Tones, A, Howe, L & du Plooy, J 2021, 'Knowledge makes the work go round: Knowledge management in mine closure planning', in AB Fourie, M Tibbett & A Sharkuu (eds), Mine Closure 2021: Proceedings of the 14th International Conference on Mine Closure
, QMC Group, Ulaanbaatar, https://doi.org/10.36487/ACG_repo/2152_06
The importance of knowledge and data management from mine inception to cessation and beyond is thought to be well documented and understood. However, significant data gaps, inconsistent or unstructured approaches to data management and conflicting operational needs continue to present challenges in mine closure and the closure plan development processes. Gaps in site knowledge, monitoring data or an environmental database which isn’t integrated or connected to site operations/ design processes, have the potential to lead to increased closure related costs and ultimately ineffective closure. Knowledge gaps may also introduce delays during the tenement surrender and relinquishment process, while the tenement holder and the Regulatory agencies establish a common understanding on the level of detail required to be provided in the Closure Plan, as well as the supporting evidence demonstrating achievement of completion criteria. While each mine site has its own specific data requirements, data collected on sites commonly relate to the achievement of approval being sought or for demonstration of compliance with environmental licence conditions rather than demonstrating long term trends against closure objectives. This is applicable to all scales of mining and mine life stages.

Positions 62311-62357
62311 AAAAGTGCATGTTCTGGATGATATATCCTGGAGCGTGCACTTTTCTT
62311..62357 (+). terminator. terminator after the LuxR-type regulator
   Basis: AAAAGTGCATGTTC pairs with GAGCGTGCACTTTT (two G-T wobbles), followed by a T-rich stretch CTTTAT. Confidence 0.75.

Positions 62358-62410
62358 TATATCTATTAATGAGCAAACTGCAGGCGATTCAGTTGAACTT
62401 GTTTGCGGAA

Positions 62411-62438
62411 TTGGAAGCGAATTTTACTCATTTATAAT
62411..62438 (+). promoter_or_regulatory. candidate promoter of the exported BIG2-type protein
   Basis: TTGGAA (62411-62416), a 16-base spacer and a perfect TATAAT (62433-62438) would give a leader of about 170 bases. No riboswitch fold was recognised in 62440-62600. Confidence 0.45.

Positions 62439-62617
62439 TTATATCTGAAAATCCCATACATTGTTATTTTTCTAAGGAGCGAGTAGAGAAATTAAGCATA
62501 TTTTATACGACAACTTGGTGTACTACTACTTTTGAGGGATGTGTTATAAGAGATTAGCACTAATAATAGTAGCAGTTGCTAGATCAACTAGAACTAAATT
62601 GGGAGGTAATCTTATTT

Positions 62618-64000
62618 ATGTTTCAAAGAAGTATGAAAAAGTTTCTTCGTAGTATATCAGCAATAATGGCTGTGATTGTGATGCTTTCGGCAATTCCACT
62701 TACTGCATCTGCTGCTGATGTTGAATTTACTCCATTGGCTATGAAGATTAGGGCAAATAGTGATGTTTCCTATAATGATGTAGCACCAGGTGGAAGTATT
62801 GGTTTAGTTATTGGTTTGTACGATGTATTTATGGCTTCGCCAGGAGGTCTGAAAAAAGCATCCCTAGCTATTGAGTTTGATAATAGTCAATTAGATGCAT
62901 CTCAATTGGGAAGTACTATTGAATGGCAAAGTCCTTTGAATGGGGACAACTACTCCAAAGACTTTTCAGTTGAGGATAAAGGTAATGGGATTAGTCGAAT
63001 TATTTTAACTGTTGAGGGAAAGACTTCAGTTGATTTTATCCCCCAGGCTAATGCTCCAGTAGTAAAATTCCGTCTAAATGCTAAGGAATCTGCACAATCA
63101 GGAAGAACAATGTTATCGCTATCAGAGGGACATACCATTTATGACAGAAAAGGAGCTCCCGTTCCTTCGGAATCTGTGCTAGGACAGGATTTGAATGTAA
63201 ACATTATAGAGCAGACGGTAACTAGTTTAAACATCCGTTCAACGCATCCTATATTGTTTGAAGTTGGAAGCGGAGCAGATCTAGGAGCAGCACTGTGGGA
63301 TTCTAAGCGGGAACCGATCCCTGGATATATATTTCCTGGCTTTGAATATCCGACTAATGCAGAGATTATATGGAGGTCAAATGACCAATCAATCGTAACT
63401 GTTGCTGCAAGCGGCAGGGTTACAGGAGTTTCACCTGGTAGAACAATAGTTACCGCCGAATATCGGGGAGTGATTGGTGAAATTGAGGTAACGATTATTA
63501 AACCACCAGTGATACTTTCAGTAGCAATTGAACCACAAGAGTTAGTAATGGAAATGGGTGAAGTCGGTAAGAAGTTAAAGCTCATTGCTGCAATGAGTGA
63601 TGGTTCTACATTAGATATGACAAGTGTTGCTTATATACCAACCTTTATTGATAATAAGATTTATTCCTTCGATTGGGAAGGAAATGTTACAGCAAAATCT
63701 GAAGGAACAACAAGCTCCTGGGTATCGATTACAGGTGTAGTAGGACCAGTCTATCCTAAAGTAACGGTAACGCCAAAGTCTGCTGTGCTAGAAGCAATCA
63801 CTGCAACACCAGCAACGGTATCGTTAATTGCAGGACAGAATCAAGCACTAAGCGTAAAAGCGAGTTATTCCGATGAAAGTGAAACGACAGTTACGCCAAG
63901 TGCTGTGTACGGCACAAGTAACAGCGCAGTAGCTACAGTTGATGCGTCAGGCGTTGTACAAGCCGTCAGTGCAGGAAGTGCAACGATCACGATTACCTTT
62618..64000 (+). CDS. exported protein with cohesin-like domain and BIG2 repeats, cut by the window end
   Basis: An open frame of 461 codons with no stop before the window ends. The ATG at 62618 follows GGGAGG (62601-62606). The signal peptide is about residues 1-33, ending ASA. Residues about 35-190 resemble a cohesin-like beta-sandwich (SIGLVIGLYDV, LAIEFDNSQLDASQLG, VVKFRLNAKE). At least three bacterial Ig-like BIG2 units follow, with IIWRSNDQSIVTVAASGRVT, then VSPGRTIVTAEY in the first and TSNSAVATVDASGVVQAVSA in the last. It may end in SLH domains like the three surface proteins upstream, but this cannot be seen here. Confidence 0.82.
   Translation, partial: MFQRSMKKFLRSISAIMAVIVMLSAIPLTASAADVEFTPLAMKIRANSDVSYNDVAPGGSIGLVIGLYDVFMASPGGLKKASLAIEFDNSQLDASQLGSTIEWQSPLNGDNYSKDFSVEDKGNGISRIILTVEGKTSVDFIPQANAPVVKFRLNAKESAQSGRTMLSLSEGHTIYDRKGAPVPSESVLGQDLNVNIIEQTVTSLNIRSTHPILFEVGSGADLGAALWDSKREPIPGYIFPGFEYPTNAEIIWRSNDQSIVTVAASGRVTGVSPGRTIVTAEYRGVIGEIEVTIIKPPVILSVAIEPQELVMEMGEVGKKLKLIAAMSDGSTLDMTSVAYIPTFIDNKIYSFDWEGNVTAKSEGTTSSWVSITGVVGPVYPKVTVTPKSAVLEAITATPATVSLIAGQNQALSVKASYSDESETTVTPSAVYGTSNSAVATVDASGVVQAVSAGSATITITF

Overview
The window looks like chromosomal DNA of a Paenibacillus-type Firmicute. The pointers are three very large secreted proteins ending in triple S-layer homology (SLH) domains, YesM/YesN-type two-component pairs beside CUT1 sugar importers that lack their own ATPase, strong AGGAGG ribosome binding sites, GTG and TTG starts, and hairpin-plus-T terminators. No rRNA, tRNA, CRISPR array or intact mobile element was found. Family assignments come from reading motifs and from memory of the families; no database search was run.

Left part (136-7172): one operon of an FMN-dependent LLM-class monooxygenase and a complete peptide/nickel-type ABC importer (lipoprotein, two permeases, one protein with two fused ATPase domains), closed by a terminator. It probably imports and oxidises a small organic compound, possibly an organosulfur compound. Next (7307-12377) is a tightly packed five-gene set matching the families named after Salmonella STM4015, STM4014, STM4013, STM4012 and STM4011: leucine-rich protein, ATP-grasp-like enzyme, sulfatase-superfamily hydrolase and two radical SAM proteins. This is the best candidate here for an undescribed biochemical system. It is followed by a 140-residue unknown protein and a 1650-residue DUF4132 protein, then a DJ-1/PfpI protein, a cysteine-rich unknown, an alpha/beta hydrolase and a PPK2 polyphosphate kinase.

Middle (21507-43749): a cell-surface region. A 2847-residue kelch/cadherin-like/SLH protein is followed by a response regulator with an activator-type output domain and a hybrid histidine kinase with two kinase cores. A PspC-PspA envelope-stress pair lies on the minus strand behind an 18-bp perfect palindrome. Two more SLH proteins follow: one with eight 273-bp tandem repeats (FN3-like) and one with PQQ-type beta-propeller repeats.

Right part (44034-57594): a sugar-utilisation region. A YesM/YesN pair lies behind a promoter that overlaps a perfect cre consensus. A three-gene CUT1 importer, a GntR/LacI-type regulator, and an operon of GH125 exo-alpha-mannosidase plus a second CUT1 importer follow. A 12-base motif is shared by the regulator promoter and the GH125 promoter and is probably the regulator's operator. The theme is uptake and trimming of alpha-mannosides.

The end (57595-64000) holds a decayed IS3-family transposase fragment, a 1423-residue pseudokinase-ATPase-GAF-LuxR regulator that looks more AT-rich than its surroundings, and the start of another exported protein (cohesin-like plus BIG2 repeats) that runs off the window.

Establishing a vision for closure and realistic closure objectives early in the life cycle of the mine and having an evidence base derived from measured data that supports the closure vision and objectives can provide long term confidence to key stakeholders such as mine owner, regulator, technical specialists and future landowner. Mine closure planning and documentation are recognised as having a higher level of effectiveness and practicality when supported by knowledge and data collected as part of an integrated site system, rather than a standalone process.
The challenge is to recognise how the existing knowledge and data base can be optimised to support closure planning and refinement (if not already developed) of closure objectives and criteria. Tried and tested methods for improvement start with evaluating a site’s current knowledge and data base against closure needs. Following this, the state of the data will influence the process taken to breach any recognised gaps and in turn determine the process or approach to closure planning. Undertaking a gap analysis with respect to state rehabilitation and closure plan legislative frameworks also provides an opportunity to identify areas of development, improvement and alignment with existing site processes. Regardless of operational status, identifying gaps in the environmental knowledge and data base can lead to improvements in the approach to knowledge and data collection throughout the life of the asset, which in turn can minimise the closure financial liability and potential reputation impacts from sub optimal closure outcomes.
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